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Changing the Climate

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Geology

China’s Dusty History

Kaja Fenn Loess deposits are a type of sediment formed from tiny dust particles. They can cover hundreds of square kilometres and are found worldwide. The really cool thing about these deposits, and one of their more prominent characteristics, is... Continue Reading →

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So Hot Right Now: Triggered

Amber L. Madden-Nadeau The explosion of Krakatau in 1883 attracted a significant amount of attention, as discussed in my previous blog: The Explosive Roars of Krakatau. You would be forgiven, therefore, for believing that we’ve discovered all there is to... Continue Reading →

So hot right now: My first volcano

Amber L. Madden-Nadeau As we approached Krakatau by boat, it was hard to believe that this was the site of the catastrophic eruption in 1883 that killed around 35,000 people. All of the islands were very much alive: green and... Continue Reading →

So Hot Right Now: The Explosive Roars of Krakatau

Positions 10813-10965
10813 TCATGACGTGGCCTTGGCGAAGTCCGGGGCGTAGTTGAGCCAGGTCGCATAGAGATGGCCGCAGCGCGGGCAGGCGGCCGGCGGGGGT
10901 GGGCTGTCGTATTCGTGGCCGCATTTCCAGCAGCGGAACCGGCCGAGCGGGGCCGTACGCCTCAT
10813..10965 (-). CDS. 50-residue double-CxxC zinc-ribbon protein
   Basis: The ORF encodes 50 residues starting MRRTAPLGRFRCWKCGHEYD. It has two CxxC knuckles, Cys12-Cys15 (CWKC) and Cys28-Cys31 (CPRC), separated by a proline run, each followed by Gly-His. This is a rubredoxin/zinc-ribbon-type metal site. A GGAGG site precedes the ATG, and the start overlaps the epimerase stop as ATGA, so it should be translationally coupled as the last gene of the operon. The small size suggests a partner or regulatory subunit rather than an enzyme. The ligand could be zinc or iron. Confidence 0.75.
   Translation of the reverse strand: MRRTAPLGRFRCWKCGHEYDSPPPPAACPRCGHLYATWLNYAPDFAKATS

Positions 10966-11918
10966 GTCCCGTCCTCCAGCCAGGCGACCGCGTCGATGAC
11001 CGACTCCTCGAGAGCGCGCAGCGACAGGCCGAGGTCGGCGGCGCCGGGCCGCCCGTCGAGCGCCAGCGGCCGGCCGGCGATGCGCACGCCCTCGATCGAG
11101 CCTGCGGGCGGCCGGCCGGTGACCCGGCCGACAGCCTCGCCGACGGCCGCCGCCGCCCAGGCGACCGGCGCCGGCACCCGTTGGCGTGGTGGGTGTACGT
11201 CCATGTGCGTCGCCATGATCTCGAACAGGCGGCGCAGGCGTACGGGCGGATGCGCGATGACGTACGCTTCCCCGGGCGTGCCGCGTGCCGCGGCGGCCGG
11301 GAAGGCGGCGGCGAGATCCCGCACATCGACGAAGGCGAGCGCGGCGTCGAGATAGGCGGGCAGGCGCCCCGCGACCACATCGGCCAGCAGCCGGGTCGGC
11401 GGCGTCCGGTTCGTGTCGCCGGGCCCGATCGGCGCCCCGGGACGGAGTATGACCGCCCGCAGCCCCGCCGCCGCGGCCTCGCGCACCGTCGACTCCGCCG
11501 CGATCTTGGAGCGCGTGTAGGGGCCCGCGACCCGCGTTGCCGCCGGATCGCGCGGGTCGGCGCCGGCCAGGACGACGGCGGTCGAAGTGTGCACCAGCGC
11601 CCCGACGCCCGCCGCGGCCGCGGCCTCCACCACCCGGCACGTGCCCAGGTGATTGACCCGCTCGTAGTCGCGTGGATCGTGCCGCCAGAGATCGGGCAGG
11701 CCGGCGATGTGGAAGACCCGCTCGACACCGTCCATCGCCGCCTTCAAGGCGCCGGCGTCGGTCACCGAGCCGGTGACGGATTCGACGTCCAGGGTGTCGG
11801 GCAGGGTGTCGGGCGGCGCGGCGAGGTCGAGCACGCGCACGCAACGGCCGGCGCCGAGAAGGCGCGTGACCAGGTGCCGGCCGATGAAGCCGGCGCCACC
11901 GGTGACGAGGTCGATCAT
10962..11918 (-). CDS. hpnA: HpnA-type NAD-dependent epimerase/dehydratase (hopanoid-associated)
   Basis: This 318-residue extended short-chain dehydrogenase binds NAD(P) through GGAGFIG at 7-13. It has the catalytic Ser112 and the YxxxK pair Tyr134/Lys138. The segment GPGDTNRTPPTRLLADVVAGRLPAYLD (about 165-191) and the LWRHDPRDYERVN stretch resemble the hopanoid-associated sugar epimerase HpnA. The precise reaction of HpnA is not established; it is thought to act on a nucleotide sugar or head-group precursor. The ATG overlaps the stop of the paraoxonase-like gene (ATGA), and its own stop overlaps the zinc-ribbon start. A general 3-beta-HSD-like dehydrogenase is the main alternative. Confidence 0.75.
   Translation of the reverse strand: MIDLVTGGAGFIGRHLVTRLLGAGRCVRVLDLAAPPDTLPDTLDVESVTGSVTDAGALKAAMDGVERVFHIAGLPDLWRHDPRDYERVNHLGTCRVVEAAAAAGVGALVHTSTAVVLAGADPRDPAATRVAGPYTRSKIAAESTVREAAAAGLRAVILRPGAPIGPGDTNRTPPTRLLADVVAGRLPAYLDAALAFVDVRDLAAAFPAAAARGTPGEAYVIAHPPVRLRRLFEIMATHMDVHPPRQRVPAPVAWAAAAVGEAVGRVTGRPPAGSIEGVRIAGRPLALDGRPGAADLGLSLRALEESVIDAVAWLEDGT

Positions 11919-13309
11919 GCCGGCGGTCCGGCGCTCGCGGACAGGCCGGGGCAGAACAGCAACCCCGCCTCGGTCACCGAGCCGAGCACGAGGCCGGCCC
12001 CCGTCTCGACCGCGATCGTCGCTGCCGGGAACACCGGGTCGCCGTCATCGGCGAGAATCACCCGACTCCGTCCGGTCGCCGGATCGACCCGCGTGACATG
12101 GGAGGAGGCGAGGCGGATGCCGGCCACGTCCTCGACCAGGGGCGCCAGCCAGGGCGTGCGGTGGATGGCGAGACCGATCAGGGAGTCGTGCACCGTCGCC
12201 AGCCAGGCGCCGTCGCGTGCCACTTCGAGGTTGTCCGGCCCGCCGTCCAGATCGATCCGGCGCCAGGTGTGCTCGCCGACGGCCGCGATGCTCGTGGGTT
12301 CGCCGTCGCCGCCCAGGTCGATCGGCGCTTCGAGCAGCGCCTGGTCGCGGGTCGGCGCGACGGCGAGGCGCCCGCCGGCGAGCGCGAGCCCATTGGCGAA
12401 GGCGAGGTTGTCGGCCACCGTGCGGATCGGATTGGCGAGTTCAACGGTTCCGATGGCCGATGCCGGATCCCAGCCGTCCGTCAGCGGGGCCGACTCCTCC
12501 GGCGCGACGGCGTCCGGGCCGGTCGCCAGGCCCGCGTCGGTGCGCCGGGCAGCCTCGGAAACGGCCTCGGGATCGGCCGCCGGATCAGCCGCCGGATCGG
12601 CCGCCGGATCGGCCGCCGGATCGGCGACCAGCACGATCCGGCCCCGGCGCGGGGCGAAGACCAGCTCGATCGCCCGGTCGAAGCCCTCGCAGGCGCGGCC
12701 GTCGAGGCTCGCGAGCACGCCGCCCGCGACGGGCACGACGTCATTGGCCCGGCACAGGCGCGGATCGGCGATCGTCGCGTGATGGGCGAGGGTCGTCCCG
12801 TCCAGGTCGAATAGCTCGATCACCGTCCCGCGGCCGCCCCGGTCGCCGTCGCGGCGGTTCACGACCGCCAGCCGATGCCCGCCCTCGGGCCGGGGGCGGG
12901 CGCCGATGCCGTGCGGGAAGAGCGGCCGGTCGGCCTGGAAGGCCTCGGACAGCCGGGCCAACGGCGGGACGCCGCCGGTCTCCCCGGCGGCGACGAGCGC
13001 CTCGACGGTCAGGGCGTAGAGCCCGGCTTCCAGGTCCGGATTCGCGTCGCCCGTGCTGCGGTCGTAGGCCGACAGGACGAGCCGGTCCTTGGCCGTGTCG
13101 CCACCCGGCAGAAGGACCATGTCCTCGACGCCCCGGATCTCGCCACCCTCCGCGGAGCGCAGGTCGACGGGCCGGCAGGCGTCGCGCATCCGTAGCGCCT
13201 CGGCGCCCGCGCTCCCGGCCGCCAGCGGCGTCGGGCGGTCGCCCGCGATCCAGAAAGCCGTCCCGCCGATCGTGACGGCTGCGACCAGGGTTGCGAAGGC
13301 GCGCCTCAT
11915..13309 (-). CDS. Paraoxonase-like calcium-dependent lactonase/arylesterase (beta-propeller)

Amber L. Madden-Nadeau The title of this piece was taken from an eye witness account of the 1883 eruption of Krakatau Volcano, Indonesia, which is possibly one of the most famous volcanic episodes of all time (Figure 1). The A.D.... Continue Reading →

The Alpine Fault – It’s what’s on the inside that counts

Rellie Goddard You’re told from a young age that you can’t judge a book by its cover. It’s what’s inside that counts, true beauty comes from within, etc. Given the nature of my PhD, which looks at processes occurring deep... Continue Reading →

So hot right now: A tale of two lovers

Amber L. Madden-Nadeau Popocatepetl - more colloquially known as “Popo” – means “smoking mountain” and is an active volcano just 60 km from Mexico City (Figure 1) with 20 million people living within this catchment area. It stands right next... Continue Reading →

So Hot Right Now: Volcanology 101

Amber L. Madden-Nadeau A volcano is defined as “a naturally occurring vent or fissure at the Earth's surface through which erupt molten, solid, and gaseous materials”.  Volcanoes come in many different shapes and sizes and have many different eruptive styles. They... Continue Reading →

Traces in the sand

Brooke Jonson What can you learn about an ancient world just by looking at the rocks?  Quite a lot as it happens. In 2011, I was patrolling a childhood fossiling location when I found the slab in figure 1. I... Continue Reading →

A Chronology of Granddads

Brooke Johnson One of the challenges of studying Earth Sciences is trying to get people to understand the concept of deep time. To colleagues in archaeology 10,000 years is a long time, but the Earth is around 4.5 billion years... Continue Reading →

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